Our South Africa volunteering with monkeys and baboons is out most popular programme because these adorable, mischievous animals never fail to impress! It’s about time we got to know a little bit more about our furry friends and answered the question we all have about baboons.
Where do baboons live?
There are five species of baboon across the world – all either live in Africa or Arabia. Baboons tend to prefer savannah and dry locations. That being said, there are a few who reside in tropical forests. They can climb trees, but they often spend much of their time at ground level. Four of the five species live on the savannah and form huge troops. The Arabian cliff dwellers (the Hamadryas Baboons) opt to work in much smaller groups.
What are baboons like?
Early risers, baboons start their daily forage at around 7am and return at 6pm. They spend the evening grooming one another – picking insects and dirt out of each other’s fur. They are very sociable creatures and live in troops of over fifty. Female baboons tend to stick with their original troop, whereas mature males move in and out of different groups. Males do have an aggressive side and will often fight to gain dominance over each other.
How big are baboons?
Baboons are some of the largest monkeys in the world, ranging from 33 to 82 pounds. They are 60 to 100 cm in length (not including the tail). They are well known for their bright pink bottom – remember Rafiki from the Lion King?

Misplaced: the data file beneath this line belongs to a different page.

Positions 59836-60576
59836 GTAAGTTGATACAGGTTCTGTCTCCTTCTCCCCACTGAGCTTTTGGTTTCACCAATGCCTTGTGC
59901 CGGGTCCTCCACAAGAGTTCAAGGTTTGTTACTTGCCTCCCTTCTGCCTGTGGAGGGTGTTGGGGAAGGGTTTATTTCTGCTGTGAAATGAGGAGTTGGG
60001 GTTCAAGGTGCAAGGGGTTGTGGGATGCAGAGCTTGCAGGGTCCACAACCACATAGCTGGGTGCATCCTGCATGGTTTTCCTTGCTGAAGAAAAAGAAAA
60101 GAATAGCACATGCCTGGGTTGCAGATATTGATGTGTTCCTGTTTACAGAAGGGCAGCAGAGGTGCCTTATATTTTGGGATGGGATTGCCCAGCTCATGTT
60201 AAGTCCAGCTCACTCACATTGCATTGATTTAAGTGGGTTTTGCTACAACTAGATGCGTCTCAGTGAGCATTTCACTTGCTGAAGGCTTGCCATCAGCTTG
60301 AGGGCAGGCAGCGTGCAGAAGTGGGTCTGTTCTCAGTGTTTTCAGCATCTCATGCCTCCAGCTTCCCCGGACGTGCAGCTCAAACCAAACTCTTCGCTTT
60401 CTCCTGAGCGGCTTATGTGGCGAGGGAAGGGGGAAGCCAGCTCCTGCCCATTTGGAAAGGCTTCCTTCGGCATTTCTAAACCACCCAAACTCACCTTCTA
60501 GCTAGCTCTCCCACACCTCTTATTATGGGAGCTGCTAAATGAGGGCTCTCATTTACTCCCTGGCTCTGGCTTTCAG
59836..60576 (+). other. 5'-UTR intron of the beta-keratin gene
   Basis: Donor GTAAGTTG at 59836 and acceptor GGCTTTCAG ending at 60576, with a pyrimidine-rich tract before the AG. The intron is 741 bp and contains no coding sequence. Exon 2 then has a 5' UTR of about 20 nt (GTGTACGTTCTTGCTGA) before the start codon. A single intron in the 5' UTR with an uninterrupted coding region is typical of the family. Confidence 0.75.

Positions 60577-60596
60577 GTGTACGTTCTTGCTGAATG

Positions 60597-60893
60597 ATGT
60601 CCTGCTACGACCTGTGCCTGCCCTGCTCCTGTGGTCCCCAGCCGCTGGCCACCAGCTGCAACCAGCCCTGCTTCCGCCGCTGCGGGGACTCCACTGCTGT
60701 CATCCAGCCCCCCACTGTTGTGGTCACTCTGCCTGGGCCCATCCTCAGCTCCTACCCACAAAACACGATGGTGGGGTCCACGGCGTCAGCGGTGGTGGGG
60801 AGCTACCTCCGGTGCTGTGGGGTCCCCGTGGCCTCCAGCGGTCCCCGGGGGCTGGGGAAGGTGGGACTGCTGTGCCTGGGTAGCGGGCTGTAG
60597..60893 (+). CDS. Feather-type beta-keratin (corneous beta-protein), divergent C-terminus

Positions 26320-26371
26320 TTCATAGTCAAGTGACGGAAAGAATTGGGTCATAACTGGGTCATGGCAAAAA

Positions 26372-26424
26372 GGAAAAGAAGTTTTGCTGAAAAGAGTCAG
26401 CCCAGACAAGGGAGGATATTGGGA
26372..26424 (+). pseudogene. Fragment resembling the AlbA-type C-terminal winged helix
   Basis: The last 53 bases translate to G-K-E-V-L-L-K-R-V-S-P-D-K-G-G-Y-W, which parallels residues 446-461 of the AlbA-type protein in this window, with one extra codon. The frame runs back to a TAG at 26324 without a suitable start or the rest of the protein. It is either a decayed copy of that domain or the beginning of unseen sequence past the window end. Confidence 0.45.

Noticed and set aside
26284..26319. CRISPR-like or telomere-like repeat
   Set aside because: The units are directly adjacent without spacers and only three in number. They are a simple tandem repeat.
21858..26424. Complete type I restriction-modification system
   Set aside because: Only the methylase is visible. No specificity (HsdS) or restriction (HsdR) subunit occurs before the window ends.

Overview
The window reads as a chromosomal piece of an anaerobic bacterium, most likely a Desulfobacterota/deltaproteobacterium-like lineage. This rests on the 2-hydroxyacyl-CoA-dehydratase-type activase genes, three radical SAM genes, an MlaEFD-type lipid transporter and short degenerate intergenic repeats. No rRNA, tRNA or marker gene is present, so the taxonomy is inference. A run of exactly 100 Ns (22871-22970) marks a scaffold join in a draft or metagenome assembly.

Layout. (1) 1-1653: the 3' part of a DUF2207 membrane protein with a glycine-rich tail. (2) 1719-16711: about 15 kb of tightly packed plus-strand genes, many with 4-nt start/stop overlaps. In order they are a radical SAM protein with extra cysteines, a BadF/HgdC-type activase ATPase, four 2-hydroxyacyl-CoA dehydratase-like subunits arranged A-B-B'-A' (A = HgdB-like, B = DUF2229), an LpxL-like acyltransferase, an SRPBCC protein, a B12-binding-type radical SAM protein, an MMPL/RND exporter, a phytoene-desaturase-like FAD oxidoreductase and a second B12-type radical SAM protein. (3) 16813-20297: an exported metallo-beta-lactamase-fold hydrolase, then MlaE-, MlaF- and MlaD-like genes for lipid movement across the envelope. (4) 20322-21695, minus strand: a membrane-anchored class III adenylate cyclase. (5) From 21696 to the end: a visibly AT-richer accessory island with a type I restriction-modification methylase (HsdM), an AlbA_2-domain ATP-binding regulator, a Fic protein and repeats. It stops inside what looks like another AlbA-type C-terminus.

What do baboons eat?
Baboons can be seen by many farmers as pests as they are commonly found eating crops when they get the chance – hence being dubbed ‘mischievous’. When they are unable to get hold of readily available food, they eat grasses, fruits and seeds. On occasion, they do eat meat, such as rodents or other larger mammals such as sheep.
What risks do baboons face?
Baboon’s number one predator is humans, due to the conflict that results from the baboons eating farmer’s crops. Sadly, they are also hunted due to the ever-growing pressure for bush meat. Baby baboons are often captured to be kept as illegal pets. That is why volunteering with baby baboons is so important for the welfare of these animals. If you want to volunteer with monkeys and baboons in South Africa, read our volunteers’ reviews or fill in a booking form and soon you could be taking part in our worthwhile, hands-on programme and meet the baby baboons first hand!